Q&A On The Evolutions of User Experience
A recognized User Experience industry leader, Matty Wishnow is the newest WEVO Advisory member, providing his expertise to help organizations solve more problems and create more value for their customers. With his breadth of experience as former Managing Director of Experience Design and Optimization at Accenture and Co-Founder of Clearhead, Matty shared his take on leading user experience hurdles and how organizations focusing on becoming insight-led are tackling user experience effectively.
1. What do you think is the biggest shortcoming of today’s user experience practices?
I believe that innovation and experimentation practices have gotten much better at understanding “the what” of their work at the expense of “the why.” Billions of dollars are spent on digital experiences without anyone really knowing if, and more importantly, why certain things succeed or fail. I am so appreciative of the progress that has been made in digital analytics, research and testing — all in pursuit of better user experience design. Unfortunately, I think those tools and teams far too often either ignore or obscure the root problems that products and services actually need to solve for.
There’s a lot of intense reporting and anecdotal evidence, but not a whole lot of learning or user empathy. In general, businesses still tend to make broad leaps from ideas into solutions without ever understanding the need and the why and I think a lot of software in the market has either enabled these behaviors or been mis-used because of deeply held organizational behaviors.
2. How have current events changed the practice of experience design – good and bad?
As brutal as the pandemic has been for so many people and businesses, it has been inspiring to see how some companies have reimagined experiences and adopted new software or service design patterns to survive. As a result, businesses not traditionally known for great digital user experiences have leveled up their sales, service and communications. In general, this has been great for the end user. However, it has also reset expectations so that customers expect everything to be as frictionless as the products that have reshaped our lives — Zoom and Shopify and Instagram and Apple Pay. That’s a very high bar for most businesses.
3. When creating and optimizing digital experiences, what are some of the top challenges you still see product, marketing and design teams struggle with?
There’s the functional challenge of siloed teams using disparate products and processes in pursuit of a common goal — better user experience. Experience and product design are still relatively new capabilities for most businesses and so the organizational design around them is often immature and inefficient. However, I think the larger challenges still relate to business cultures that are dominated by gut or force of will or charisma or legacy behaviors rather than evidence and user empathy.
4. With your background, what advice would you give teams looking to expand their user research efforts and become an insight-led organization?
To quote Ryan Holiday’s book, “the obstacle is the way”. The only way to find the solution is through the problem. So, while most businesses are obsessed with ideas and projects and, occasionally, hypotheses, they are unlikely to succeed without a proper diagnosis of the root problems they are trying to solve. It is very natural for humans to pursue closure and to confirm their own biases. And, frankly, when aimed towards the end result rather than the obstacle, a lot of analytics and research can make these pitfalls more prevalent. So, my advice is to reorient teams and their activities around problem understanding.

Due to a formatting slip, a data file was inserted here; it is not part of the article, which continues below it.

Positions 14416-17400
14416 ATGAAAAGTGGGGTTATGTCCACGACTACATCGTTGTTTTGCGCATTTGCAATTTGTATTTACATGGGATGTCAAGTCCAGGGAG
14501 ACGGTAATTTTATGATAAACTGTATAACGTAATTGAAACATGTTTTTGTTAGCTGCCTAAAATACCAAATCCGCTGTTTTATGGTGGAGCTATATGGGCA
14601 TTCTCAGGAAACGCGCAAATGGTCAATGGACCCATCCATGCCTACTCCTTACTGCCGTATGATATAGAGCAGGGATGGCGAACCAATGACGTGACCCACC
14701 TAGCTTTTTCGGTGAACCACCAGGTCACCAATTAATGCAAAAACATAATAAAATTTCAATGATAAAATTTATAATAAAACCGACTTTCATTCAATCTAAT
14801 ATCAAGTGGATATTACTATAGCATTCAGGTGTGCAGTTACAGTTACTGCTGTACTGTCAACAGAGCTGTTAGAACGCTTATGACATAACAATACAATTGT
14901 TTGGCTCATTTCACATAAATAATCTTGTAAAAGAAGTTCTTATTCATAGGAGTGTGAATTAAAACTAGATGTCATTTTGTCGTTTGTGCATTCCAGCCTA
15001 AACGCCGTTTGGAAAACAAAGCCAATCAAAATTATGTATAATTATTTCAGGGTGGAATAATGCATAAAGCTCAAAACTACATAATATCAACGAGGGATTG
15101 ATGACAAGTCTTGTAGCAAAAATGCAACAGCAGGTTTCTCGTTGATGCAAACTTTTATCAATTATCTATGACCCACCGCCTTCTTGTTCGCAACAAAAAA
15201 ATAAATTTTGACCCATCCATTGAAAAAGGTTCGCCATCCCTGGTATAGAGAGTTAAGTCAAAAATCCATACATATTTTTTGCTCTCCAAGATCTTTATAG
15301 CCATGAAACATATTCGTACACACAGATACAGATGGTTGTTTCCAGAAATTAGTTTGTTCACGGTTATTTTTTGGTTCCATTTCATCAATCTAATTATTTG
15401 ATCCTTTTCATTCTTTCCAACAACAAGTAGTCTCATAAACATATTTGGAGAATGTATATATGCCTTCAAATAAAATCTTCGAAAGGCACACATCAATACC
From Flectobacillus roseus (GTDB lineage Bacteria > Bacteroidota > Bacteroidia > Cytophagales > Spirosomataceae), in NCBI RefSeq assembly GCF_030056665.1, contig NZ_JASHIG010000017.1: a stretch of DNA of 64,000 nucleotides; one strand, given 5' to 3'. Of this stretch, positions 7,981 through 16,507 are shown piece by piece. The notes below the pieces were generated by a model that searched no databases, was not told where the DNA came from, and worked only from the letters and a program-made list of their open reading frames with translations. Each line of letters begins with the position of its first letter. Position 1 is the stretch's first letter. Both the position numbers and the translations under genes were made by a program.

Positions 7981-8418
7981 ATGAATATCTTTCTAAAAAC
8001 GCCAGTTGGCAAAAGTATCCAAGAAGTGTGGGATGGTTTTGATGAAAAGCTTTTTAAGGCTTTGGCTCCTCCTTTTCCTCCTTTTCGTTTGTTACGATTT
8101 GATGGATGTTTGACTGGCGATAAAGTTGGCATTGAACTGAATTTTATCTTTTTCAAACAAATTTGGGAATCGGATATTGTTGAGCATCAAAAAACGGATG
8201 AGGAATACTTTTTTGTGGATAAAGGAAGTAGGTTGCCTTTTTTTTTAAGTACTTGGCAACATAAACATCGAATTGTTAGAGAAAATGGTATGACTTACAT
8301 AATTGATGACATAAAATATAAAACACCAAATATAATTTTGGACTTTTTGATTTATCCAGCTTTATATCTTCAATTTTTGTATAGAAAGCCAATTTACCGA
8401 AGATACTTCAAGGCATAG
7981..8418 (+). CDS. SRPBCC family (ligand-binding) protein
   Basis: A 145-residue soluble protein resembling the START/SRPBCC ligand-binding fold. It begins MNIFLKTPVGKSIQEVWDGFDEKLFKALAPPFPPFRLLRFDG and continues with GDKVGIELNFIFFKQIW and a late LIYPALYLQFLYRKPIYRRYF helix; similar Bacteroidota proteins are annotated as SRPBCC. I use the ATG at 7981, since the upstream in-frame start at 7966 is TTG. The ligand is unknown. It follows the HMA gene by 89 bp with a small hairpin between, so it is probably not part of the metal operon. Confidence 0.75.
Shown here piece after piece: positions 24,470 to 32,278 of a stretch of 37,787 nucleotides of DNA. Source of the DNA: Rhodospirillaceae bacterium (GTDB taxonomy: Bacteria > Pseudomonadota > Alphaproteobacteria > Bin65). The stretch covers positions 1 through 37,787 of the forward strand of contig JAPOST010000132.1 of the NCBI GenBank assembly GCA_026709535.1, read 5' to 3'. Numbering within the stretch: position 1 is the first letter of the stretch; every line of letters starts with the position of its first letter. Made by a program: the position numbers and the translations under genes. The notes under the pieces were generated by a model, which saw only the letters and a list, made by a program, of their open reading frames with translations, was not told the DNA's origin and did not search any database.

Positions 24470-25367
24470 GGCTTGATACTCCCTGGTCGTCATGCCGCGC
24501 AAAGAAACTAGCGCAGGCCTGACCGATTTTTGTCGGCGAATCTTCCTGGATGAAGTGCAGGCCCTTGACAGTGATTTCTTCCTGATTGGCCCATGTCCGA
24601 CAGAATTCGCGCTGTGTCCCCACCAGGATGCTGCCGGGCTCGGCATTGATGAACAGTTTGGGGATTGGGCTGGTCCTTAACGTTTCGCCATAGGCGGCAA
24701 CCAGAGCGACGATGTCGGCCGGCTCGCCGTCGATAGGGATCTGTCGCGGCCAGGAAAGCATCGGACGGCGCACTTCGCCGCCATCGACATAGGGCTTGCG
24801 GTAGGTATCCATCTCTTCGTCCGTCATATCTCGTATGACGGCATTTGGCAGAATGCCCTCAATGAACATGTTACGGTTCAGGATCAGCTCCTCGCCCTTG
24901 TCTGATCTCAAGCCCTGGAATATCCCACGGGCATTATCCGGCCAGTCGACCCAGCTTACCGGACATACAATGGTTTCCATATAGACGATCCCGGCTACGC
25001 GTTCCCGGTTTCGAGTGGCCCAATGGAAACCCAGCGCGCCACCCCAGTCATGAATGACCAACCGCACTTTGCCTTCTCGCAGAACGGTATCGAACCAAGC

A redistribution of capacity and investment towards the obstacle ensures that the eventual solutions are more likely to solve for the user and, therefore, more likely to succeed for the businesses. This idea of focusing more on the problem than the solution is uncomfortable for most businesses, but I believe it’s the difference between companies that are genuinely great, and everyone else.
5. What are some industry-leading examples of insight-led organizations and what do they get right?
Amazon would be the obvious example. They’ve pioneered both in terms of culture of experimentation and problem-led innovation. I think Google is nearly as great and perhaps even better with their more recent emphasis on design and design thinking. I notice AirBnb designing and innovating on the basis of user desire. In fact, their formative hypothesis — short term rentals that are driven by renter’s needs rather than owner’s needs — was obvious, necessary and almost rendered their closest competition obsolete.
That all being said, I’ve been amazed to see how small businesses — and especially restaurants — have pivoted during the pandemic to respond to changing behaviors and rapid insights. There are some small businesses here in Austin, TX that have thrived during the pandemic specifically because they paid close attention to what their customers most desired and what the newest and biggest problems were that stood in between them. QR code menus, frictionless takeout, makeshift drive throughs, better outdoor seating and margaritas to go were all born from better understanding of dining in the pandemic.